2 northern Manitoba First Nations taking measures to combat COVID-19 outbreaks

The security team staffing the highway checkpoint leading into Chemawawin Cree Nation and Easterville is turning away anyone who doesn’t live or work in the community.

“No exceptions,” said security supervisor Quentin Mink. “We take the spread of COVID-19 very seriously.”

Everyone else gets their temperature taken, identity recorded and COVID survey done before they’re permitted entry. 

The area about 400 kilometres north of Winnipeg has been under total lockdown since late March when one case of the virus led to exponential spread throughout the community of about 1,500.

There are 136 cases and 238 contacts identified, as well as three people in hospital, said Chief Clarence Easter. Masks are mandatory everywhere and a stay-at-home order is in place, although he says that’s been difficult to enforce.

“It’s a struggle, and it’s a challenge,” he said. “Because everyday needs are a reality.”

Easter said the outbreak started in the First Nation’s band office and spread among those who work there, then their families. Overcrowding and substandard housing is leading to rapid spread of the virus among entire families, he said.  Known positive cases are being sent out of the community to isolate.

A small group of nurses and doctors sent by the Manitoba First Nations COVID-19 Pandemic Response Co-ordination Team is helping the community test and trace dozens people a day for the illness caused by the novel coronavirus. 

Chief Easter goes on local radio every day, urging people to stay home, wear masks and go out only for essential items. Everything is closed except for the local store, he said, but he’s still seeing far too many people out and about.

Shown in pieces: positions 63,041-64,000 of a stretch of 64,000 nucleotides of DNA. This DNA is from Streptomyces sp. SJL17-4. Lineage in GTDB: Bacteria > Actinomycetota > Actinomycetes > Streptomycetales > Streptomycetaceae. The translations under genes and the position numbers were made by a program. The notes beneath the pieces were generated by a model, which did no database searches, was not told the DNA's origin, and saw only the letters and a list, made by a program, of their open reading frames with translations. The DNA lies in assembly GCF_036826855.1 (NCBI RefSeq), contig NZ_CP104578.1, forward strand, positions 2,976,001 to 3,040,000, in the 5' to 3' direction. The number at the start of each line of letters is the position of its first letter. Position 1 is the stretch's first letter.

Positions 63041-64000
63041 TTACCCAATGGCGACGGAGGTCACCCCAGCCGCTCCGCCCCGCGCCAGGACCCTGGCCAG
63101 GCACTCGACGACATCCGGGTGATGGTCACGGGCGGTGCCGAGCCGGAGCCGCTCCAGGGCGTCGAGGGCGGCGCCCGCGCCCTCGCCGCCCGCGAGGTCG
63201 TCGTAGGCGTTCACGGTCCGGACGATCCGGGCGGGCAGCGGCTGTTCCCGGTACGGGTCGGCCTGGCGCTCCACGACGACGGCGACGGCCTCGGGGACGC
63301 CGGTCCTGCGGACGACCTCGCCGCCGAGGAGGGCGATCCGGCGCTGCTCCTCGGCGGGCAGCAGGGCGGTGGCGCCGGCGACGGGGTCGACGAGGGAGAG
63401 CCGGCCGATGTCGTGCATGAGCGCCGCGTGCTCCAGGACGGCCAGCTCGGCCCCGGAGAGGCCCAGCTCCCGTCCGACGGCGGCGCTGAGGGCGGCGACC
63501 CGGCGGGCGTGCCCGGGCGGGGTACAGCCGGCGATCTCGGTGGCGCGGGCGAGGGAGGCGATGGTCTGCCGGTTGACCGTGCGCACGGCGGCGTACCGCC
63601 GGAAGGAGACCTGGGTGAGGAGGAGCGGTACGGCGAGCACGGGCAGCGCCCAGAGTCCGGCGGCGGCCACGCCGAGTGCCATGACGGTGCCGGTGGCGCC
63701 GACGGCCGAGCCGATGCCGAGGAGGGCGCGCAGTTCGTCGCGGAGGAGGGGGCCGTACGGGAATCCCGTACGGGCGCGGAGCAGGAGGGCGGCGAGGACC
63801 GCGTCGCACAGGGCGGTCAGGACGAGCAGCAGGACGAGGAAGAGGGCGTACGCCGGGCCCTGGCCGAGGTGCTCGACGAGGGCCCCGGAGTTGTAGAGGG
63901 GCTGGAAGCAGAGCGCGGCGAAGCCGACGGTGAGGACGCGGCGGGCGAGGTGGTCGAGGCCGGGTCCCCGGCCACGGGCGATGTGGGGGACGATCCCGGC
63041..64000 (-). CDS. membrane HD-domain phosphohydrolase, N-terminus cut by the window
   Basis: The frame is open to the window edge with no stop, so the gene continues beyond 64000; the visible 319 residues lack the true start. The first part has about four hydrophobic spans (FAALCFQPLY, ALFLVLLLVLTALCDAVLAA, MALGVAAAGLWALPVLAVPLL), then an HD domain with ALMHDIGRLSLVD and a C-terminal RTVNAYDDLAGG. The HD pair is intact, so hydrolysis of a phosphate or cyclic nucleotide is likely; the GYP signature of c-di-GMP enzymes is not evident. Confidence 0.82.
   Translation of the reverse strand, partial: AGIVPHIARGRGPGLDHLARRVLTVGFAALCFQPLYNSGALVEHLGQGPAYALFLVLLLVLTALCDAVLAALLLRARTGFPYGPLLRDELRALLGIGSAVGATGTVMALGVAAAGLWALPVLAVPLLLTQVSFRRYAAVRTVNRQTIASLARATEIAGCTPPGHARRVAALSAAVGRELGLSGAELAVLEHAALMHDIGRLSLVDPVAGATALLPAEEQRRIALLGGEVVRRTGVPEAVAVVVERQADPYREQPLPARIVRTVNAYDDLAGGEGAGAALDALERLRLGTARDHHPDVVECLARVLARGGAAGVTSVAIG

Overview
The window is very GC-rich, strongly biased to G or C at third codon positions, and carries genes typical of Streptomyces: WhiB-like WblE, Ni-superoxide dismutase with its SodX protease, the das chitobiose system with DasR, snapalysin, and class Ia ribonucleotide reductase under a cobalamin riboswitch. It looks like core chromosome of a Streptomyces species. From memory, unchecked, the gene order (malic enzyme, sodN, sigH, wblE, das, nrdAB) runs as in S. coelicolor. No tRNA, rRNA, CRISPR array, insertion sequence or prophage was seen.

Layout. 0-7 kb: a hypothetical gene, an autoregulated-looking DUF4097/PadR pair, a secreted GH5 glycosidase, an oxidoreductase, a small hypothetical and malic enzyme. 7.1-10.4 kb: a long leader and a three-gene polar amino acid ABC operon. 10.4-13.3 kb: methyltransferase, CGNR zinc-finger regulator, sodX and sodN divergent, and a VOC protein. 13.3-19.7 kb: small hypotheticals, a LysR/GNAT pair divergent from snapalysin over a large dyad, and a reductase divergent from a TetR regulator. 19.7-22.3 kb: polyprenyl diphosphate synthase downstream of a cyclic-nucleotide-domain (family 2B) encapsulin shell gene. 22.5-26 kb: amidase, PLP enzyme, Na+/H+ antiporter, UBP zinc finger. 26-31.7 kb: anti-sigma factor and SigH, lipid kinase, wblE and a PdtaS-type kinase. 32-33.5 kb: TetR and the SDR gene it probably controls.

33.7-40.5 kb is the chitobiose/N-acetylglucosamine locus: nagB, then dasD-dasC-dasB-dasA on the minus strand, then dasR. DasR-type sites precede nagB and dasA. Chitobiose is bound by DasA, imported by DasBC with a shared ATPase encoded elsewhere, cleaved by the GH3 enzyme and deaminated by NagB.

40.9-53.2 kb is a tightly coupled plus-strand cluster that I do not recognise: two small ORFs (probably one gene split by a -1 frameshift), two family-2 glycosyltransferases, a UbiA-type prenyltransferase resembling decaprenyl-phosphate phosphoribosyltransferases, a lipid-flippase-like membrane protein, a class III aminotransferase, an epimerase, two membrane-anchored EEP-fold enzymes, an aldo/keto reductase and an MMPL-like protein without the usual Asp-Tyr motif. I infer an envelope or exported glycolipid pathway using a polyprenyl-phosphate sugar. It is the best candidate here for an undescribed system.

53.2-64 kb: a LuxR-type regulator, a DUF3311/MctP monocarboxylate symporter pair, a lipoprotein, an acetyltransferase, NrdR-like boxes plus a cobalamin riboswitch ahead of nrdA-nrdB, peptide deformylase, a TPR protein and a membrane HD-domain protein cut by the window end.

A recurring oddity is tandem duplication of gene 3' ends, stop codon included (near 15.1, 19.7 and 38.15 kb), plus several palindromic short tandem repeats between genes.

“Pretty hectic because you don’t know who they are either, hard to do that, you have to just take the same breath as everybody. Everybody’s a contact and everybody’s a positive.”

Chemawawain Cree Nation held a vaccine clinic in late March and eligible people can still go to the nursing station to get their shot. 

‘Very organized clinic’: Bunibonibee chief

An outbreak has also been declared at Bunibonibee Cree Nation, also known as Oxford House, roughly 575 kilometres northeast of Winnipeg. Chief Richard Hart says there are 54 active cases in the community of about 3,000 people — a number that’s been stable for about a week. 

The outbreak coincides with Bunibonibee’s mass vaccination clinic, held in the elemtary school’s gym, which Hart says has had a great turnout so far.

Chief Richard Hart says many people in Bunibonibee Cree Nation are eager to get the vaccine, especially considering how hard COVID-19 hit the community in December. (Mike Segar/Reuters)

On its first day, nearly 400 people got their Moderna shot, putting a significant dent in the First Nation’s supply of 1,200 doses.

“Our goal is to ensure we utilize every drop of the vaccine that has come into our community,” he said.

“That’s our sole focus and we’ve been working hard to get people out and first day has shown that we got a good turnout and hopefully we can wrap up the clinic earlier than intended.”

Staff from the Red Cross, Keewatin Tribal Council, Health Canada and province’s public health team are working with the local health team to lead a “very quick, very efficient and very organized clinic,” he added. 

“There doesn’t seem to be the vaccine hesitancy that has been seen in other places,” he said, adding the leadership is working to get supply for off-reserve band members too.  

A devastating outbreak in December led to 21 of the community’s elders who tested positive being flown out to Winnipeg. Hart said five of those elders died of COVID-19, along with another person in their 60s who died of the virus more recently.

Bunibonibee is dealing with its third and, so far, smallest outbreak.

“The community as a whole has been through a lot,” Hart said.

“It’s been a real grind, I guess, I would say. We’re living … we as a community have experienced first-hand the loss of loved ones to this virus.” 

That collective sense of loss is a big part of why people are eager to get vaccinated now, he said. 

“The vaccinations, it’s not about the individual, it’s not about you. It’s about protecting your loved ones, protecting your children and grandchildren and those people who have compromised health systems.”

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